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As ever, ignorant is ignorant

There is an article in the FT this morning suggesting that it should become much easier to invest in UK government bonds and that the almost deliberate lack of data supply to retail (household) investors that lets them choose the right bonds to save in seems like a deliberate attempt to stop them doing so.

I agree that it is absurd that trading in shares is made really easy in this country, but saving by owning a part of the UK national debt is made really hard. A tiny proportion of that so-called debt is owned by individuals as a result, which is one reason why it is so hard for people to understand that this so-called debt is just a savings arrangement.

This makes no sense to me. The government wants people to save with it, but makes it hard for the people who should be doing that saving – the people if the UK – to do so.

So, you can buy gilts direct from the DMO.

Or you can just use Hargreaves Lansdown as you do with shares. Or any other broker of course.

What the hell’s difficult about this?

12 thoughts on “As ever, ignorant is ignorant”

  1. Conventional wisdom advocates a diversified portfolio for individual investors. Picking individual stocks or bonds is best left to peeps who know what they are doing or with capital you willing to accept a higher risk profile on.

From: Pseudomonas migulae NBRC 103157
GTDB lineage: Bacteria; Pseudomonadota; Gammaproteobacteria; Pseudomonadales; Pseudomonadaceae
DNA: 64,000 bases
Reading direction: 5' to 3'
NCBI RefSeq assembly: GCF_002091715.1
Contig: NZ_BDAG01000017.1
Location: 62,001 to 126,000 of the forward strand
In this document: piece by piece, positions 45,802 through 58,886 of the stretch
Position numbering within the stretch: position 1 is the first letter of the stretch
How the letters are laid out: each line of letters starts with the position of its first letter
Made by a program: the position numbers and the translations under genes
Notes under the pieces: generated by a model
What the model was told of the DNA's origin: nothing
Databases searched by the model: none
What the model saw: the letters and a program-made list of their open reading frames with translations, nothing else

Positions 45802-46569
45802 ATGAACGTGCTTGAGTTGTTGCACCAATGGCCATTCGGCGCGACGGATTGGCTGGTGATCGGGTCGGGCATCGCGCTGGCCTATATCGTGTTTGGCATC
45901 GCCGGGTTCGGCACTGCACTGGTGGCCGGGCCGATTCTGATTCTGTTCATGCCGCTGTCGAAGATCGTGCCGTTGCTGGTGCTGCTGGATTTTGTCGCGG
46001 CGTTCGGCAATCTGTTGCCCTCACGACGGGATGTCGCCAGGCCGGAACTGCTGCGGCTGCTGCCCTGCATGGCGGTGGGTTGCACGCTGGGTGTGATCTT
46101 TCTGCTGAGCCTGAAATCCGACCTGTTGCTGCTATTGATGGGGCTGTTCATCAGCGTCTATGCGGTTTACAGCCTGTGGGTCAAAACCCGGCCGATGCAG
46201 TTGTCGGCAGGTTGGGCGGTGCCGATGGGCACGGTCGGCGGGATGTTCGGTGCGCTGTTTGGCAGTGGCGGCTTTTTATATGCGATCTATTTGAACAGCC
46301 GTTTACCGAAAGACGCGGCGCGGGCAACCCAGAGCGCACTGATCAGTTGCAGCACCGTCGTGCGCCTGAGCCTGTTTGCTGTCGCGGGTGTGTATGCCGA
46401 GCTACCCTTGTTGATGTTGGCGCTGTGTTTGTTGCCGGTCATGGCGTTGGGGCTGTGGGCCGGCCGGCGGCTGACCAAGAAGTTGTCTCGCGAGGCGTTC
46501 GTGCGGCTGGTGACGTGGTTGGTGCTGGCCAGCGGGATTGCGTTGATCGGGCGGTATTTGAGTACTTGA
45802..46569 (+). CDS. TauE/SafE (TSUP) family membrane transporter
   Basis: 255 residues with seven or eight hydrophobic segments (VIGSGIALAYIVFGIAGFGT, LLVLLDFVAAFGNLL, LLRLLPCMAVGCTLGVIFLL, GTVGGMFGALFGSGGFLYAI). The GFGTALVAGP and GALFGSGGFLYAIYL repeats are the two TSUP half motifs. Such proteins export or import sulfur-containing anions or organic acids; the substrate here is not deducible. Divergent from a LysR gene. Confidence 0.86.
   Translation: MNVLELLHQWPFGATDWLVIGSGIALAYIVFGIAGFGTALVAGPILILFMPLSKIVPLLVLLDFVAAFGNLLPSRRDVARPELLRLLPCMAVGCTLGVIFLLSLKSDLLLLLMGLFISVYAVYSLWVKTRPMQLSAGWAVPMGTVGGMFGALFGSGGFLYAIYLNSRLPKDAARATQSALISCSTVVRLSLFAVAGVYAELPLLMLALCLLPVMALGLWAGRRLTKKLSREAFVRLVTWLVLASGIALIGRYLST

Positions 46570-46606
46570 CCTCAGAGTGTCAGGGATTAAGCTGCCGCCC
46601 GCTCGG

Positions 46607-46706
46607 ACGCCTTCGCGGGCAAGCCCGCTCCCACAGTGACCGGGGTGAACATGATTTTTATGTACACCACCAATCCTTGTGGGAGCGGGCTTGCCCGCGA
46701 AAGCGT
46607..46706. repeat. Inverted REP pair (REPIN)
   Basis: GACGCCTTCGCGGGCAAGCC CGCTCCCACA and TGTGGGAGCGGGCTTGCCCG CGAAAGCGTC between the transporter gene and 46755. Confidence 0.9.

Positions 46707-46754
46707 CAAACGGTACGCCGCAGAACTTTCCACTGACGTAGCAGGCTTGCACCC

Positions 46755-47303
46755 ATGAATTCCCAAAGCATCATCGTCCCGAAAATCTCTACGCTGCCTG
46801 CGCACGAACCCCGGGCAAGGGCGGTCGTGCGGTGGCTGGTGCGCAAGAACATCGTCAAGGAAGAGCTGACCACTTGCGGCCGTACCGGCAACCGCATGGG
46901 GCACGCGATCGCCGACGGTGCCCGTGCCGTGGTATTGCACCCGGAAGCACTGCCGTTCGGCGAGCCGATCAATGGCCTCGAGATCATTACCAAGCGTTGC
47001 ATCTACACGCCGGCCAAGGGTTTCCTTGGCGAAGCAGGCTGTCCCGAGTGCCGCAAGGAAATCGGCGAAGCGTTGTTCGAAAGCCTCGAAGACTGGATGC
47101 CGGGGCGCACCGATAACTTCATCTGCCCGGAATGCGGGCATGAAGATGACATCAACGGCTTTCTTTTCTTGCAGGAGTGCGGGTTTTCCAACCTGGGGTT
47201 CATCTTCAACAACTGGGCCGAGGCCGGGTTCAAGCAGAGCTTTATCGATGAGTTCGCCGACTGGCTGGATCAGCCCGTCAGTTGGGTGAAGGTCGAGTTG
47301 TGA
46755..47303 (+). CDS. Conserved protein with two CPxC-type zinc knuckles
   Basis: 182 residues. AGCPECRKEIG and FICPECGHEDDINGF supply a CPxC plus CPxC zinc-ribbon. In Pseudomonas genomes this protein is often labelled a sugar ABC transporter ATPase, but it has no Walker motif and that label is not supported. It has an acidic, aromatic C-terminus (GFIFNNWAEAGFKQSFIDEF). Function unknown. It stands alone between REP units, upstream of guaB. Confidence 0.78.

There are stacks of bond funds available usually in the same place you choose to find your equity funds. As an aside a goodly proportion of your company pension is probably already invested in a mixture of bonds.

    In short wrong and in terms of investment advice dangerously so.

  2. You could almost get the impression that he wants the government, one way or another, to get its hands on of all your money.

  3. Bloke in North Dorset

    Have I got this right?

    The government is having trouble selling its debt to sophisticated professionals so Spud wants the government to “inform” unsophisticated retail consumers so that they will buy it instead?

    Sounds like fraud to me and if a bank tried that on Spud would be up in arms.

  4. “Picking individual stocks or bonds is best left to peeps who know what they are doing” Not with government bonds, I’d say. Pick a gilt with the maturity date you like, ensure you understand the tax implications, buy it, and hold to maturity. Easy as pie, in principle. (And easy as pie on the few occasions I’ve done it.)

    The chat on financial websites suggests to me that people are baffled by the clean price/dirty price distinction, and the difficulty of knowing what running yield they’re going to get. It suggests to me that one of the O/L platforms could steal a march on its rivals by setting everything up transparently.

    Personally I wouldn’t touch a government bond fund – it profoundly undermines a key feature of bonds, namely the certainty of returns if held to maturity. Maybe a fund makes sense for commercial bonds which are often (I gather) a bit tricky for the amateur but there, too, it doesn’t behave like bonds anymore: you get all of the uncertainty but none of the certainty.